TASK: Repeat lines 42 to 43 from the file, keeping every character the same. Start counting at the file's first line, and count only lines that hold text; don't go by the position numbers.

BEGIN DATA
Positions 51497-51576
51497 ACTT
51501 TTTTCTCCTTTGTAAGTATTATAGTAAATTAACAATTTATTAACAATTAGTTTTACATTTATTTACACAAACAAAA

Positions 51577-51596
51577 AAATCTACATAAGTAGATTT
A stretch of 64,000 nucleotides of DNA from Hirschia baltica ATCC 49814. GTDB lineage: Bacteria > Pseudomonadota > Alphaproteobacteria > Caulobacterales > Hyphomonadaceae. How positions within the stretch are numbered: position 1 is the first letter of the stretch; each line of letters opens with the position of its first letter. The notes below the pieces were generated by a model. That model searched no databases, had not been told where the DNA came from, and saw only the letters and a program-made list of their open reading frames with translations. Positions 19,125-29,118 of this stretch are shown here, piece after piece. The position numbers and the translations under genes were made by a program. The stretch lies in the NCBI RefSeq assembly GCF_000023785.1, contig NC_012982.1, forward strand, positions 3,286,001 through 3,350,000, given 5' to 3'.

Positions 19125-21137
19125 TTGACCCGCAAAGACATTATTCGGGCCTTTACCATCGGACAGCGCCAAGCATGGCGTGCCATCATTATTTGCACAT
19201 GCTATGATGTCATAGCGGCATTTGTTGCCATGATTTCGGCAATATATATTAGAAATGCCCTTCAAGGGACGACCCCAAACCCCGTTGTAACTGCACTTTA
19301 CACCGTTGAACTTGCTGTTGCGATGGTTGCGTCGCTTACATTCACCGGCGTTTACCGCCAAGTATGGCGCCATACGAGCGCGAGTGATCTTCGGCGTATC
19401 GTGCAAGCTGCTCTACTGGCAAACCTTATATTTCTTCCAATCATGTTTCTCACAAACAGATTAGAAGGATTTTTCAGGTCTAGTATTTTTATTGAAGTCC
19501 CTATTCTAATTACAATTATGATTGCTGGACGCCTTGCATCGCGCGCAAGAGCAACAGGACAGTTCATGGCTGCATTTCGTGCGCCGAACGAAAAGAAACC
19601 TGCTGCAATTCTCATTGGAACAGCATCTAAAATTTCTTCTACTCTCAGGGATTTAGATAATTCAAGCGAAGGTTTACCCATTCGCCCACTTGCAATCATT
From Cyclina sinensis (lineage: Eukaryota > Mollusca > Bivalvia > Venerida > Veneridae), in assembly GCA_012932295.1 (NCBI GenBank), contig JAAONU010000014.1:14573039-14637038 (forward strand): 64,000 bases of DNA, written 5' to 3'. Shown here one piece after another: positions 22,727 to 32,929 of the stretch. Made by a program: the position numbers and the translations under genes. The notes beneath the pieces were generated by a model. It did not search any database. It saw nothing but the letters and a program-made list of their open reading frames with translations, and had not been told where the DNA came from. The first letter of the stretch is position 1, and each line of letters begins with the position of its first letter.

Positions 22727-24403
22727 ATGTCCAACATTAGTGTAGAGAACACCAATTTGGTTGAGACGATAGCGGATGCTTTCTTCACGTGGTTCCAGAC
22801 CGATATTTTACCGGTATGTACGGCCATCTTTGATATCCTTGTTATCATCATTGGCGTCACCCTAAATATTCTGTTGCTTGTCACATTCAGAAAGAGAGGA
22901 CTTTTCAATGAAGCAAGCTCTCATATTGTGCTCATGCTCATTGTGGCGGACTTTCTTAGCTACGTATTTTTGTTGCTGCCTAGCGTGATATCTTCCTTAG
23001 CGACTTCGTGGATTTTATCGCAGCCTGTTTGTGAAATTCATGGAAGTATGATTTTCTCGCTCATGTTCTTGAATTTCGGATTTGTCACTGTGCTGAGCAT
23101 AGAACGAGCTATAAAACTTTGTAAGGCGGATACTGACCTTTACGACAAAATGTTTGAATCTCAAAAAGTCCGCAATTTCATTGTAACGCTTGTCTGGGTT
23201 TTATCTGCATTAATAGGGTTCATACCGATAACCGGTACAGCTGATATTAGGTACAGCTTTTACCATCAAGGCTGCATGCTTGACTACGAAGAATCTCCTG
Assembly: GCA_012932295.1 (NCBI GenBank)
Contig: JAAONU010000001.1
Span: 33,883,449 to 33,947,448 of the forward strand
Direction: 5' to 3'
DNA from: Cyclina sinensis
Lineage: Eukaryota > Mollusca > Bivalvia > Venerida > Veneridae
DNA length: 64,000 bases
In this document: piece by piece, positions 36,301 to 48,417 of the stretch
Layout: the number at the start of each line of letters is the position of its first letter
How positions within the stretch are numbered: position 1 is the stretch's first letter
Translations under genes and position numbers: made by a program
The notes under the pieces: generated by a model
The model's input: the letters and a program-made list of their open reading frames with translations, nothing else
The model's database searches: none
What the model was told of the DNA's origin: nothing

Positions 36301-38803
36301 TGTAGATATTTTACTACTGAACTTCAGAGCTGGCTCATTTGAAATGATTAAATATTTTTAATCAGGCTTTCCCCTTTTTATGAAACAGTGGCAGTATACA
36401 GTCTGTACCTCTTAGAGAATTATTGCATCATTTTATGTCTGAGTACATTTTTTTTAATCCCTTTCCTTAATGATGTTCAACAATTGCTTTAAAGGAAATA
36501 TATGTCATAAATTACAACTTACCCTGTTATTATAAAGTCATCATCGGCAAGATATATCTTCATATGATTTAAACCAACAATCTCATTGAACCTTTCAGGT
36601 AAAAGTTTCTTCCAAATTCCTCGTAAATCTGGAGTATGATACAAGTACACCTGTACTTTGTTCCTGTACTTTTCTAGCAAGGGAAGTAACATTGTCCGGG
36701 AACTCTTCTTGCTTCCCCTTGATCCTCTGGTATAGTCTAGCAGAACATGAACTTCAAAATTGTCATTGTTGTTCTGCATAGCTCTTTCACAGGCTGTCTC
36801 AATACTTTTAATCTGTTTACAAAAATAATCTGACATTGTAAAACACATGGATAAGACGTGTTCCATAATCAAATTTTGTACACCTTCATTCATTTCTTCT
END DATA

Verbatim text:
36701 AACTCTTCTTGCTTCCCCTTGATCCTCTGGTATAGTCTAGCAGAACATGAACTTCAAAATTGTCATTGTTGTTCTGCATAGCTCTTTCACAGGCTGTCTC
36801 AATACTTTTAATCTGTTTACAAAAATAATCTGACATTGTAAAACACATGGATAAGACGTGTTCCATAATCAAATTTTGTACACCTTCATTCATTTCTTCT